Realizing that I needed to quick switch to something more “relevant” than the Bible as to keep my daughter’s spiritual attention I dove into my work bag and pulled out the hippest, trendiest book I could find that even had a relevant/trendy/edgy name, “Radical: Taking Back Your Faith from the American Dream. Surely this will at least model for Brylie the importance of reading! Well, while I was reading, she would walk to her room, pick up one of the animals pictured from the board, come back to climb into my lap, then place it on the board. She did this one by one until all pieces were found.

Except one.

The sheep was missing. She went back and forth from her room probably half a dozen times bringing out different pieces from different boards each trying to fit into the outline of the sheep with no avail. I became annoyed that my attempts in modeling a holy Christian discipleship and love for formational spiritual disciplines were being lost to the adventures of “Farm Board”. So I went with Brylie to find the sheep with the same result as her prior 6 attempts.

I sat back at the dinner table, picked up my book and was content with continuing reading whether Brylie was going to appreciate my exceptional parenting or not. Then all of a sudden Brylie crawls up into my lap one last time holding in her hand the lost sheep. She had found it! Where? I have no idea. But I do know that I celebrated with her! We danced, we sang, and we took pictures! Because I realized in that moment I had been the beneficiary of a Divine Interruption!

I became so caught up in the “doing” of Christianity this morning that I was not seeing the board as Brylie was seeing it. She saw the board as the home of each animal (and farm!) and was determined to make sure every piece was found! She saw the board in the same way that God sees his Kingdom! We all men, women, and children have a place marked out for them and he will relentlessly pursue till every lost sheep is found! This is why Christ came to earth as a baby that night in a stable! God was determined that each one of his created, his sheep, would be found when the world had given up looking! This is why we celebrate and this is why we as Christ-followers must be more concerned about seeking the lost than proving a posture of holiness!

My 18 month daughter taught her 28 year old father a greater perspective of Christ birth and the season of Christmas.

Culturally and Contextually Discerning Gospel

Lately I’ve been thinking a lot about the Gospel. Not the “Gospels” as in the first four books of the New Testament but the “Gospel” the Good News that Christ brought with him through his birth, life, death and resurrection here on earth. With Christmas just around the corner we’re going to be hearing of the Good News either directly from the Church or indirectly through Christmas carols, songs, and traditions.

All these different ways of hearing the Gospel this season are simply different modes for communicating the Good News of Christ. The modes of communication are not the Good News in and of themselves, simply cultural and contextual avenues to bring and bear truth. If we look at Paul’s letters in the New Testament there are reasons why he spends a lot of time talking about circumcision to one group of people and justification through faith to another. He took time to discern the cultural and contextual modes that would be most effective those he was speaking to hear the Good News of Christ. It is easy to get caught up in right vs wrong, sacred vs passing, tradition vs relevant modes of story telling during these seasons so I wanted to share three filters that I use when trying to discern which modes are edifying to people, glorifying to God, and consistent with the Gospel truth.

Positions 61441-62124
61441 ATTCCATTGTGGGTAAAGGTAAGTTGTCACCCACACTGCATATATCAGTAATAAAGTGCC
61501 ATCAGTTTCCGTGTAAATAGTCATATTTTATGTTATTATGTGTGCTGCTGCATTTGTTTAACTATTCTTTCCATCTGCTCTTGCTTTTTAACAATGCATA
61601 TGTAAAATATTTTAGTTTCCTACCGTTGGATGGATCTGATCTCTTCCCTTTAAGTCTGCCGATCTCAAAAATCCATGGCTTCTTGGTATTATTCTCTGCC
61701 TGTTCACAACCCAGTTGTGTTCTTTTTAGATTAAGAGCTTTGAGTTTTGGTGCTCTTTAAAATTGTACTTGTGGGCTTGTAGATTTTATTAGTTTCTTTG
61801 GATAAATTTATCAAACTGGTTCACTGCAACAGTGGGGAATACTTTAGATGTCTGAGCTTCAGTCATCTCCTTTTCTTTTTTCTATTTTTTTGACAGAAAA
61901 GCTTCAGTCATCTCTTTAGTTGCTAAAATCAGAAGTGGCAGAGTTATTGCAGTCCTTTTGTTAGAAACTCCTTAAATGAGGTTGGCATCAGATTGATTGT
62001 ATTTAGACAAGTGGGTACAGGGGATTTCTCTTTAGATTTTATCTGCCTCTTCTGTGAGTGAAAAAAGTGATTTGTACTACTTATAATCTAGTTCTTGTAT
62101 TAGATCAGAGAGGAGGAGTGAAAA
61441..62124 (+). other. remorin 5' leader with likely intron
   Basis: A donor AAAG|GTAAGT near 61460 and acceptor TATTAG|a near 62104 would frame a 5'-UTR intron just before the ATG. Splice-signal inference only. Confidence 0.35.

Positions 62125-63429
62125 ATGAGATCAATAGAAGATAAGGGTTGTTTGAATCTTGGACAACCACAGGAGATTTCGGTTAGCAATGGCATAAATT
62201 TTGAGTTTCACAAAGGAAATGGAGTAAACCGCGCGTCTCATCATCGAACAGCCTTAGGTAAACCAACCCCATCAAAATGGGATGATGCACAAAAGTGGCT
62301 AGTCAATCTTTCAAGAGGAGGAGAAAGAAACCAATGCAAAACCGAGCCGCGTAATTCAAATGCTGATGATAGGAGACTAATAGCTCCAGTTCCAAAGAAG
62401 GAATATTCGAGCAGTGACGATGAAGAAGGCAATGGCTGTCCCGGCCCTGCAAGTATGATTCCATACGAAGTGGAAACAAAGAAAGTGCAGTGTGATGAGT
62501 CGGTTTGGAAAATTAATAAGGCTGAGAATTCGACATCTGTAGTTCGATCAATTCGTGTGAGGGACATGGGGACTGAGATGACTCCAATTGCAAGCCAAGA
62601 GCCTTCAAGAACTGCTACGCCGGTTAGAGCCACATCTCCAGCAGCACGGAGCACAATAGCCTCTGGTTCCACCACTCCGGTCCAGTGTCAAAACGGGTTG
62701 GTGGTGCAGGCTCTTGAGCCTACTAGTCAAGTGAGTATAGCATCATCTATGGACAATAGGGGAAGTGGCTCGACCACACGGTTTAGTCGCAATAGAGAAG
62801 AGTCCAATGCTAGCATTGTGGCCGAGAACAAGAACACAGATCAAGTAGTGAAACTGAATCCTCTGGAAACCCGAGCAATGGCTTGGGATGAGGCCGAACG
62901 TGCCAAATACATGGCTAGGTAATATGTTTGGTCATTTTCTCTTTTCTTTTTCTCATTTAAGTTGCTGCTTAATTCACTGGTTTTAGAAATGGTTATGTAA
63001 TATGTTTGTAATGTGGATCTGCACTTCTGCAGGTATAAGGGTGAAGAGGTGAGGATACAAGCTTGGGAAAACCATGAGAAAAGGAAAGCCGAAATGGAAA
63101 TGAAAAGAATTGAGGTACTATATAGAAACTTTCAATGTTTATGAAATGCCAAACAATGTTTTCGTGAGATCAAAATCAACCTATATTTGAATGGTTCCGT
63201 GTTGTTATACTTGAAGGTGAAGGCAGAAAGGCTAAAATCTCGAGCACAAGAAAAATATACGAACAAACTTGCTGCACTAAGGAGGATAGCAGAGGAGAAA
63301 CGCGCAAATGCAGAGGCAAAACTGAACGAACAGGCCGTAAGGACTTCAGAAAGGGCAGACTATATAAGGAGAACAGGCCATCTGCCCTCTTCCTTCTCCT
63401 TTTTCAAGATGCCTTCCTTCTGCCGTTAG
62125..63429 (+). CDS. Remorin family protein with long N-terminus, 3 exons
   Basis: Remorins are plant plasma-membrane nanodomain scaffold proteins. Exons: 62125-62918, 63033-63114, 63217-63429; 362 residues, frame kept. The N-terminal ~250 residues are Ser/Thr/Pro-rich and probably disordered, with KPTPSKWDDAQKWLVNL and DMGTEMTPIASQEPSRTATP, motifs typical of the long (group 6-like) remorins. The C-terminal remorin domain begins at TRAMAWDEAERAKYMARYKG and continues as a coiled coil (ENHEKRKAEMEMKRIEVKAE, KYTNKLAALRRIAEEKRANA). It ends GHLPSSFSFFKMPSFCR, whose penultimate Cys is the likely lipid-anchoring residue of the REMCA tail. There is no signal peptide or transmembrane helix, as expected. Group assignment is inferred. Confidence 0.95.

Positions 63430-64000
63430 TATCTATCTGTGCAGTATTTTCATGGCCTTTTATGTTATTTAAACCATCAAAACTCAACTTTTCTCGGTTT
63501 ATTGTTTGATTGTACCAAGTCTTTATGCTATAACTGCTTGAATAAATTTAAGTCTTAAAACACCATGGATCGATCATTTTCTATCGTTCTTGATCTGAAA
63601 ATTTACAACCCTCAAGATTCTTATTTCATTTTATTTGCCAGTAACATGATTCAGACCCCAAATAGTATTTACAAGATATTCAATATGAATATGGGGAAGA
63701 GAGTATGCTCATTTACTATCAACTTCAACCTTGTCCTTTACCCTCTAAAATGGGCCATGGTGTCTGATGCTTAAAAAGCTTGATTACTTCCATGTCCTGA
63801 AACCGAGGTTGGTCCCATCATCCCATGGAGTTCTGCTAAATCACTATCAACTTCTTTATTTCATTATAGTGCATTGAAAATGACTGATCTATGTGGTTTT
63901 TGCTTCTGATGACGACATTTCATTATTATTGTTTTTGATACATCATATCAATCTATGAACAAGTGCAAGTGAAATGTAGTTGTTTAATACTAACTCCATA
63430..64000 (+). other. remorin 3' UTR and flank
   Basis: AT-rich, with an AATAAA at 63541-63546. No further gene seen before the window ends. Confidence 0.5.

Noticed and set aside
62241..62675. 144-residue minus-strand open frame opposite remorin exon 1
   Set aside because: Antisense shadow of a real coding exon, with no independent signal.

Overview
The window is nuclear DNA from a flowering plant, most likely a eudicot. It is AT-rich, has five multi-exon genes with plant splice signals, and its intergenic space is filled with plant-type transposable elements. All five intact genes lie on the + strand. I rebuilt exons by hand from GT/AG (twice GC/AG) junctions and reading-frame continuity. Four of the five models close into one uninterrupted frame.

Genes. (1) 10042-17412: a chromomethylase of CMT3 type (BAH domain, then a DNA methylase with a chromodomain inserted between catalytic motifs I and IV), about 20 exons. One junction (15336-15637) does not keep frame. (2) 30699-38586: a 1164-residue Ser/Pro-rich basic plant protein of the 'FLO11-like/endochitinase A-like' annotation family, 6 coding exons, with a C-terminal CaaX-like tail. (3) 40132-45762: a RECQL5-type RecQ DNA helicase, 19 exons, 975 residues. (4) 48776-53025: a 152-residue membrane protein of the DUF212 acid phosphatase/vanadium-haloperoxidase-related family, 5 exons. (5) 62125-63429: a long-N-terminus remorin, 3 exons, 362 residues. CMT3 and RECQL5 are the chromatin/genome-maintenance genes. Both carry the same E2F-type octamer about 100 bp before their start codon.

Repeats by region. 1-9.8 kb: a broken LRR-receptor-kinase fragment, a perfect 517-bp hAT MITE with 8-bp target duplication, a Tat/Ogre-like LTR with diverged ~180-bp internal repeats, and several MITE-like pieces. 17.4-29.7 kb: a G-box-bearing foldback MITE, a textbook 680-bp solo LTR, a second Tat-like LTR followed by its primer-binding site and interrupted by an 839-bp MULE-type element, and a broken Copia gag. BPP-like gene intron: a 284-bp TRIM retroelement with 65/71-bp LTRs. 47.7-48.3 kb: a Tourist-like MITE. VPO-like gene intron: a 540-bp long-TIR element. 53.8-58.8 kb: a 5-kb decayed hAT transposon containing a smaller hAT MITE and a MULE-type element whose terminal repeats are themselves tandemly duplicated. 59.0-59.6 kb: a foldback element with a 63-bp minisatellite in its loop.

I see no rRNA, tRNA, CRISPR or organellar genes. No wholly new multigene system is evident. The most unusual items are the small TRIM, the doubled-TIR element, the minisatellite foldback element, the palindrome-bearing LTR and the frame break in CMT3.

1) GOOD NEWS TO ALL MEN (Lk. 2:10):There is very little in this world that is Good News to every single person but this is the bold truth that the the “Heavenly Angels harked” when then proclaimed Christ’s birth. The Gospel we are proclaiming needs to be Good News at a heart and soul level of all who hear it. Any Gospel that comes at the expense of another person or people groups’ humanity and/or dignity is no Gospel at all.

2) RESCUE FREEDOM (Lk 4:18): All men, women, and children are in desperate need to hear, know, and experience the freedom that is offered from God through Christ. The Gospel that we are proclaiming must call out the freedom given in Christ through the contextual lens of whatever physical, social, emotional, and social oppression is present. We can best be “bringers” of His freedom when we’ve been “receivers” of His freedom.

3) PROCLAIM THE GOD’S FAVOR (Lk 4:19): God is not angry, disappointed, or filled with spite when he looks at me, your or us. God’s wrath was met in full with Christ on the cross for all men, women and children. THIS IS THE GOSPEL!! The Gospel that we proclaim must include this reality and it is up to us to know how to best bring this news to all men, women, and children.

Do you similar or different filters in discerning how you communicate the Gospel in your cultural and context?  

What modes or avenues are you using in your context this holiday season to bring the same Gospel that Christ brought 2000 years ago?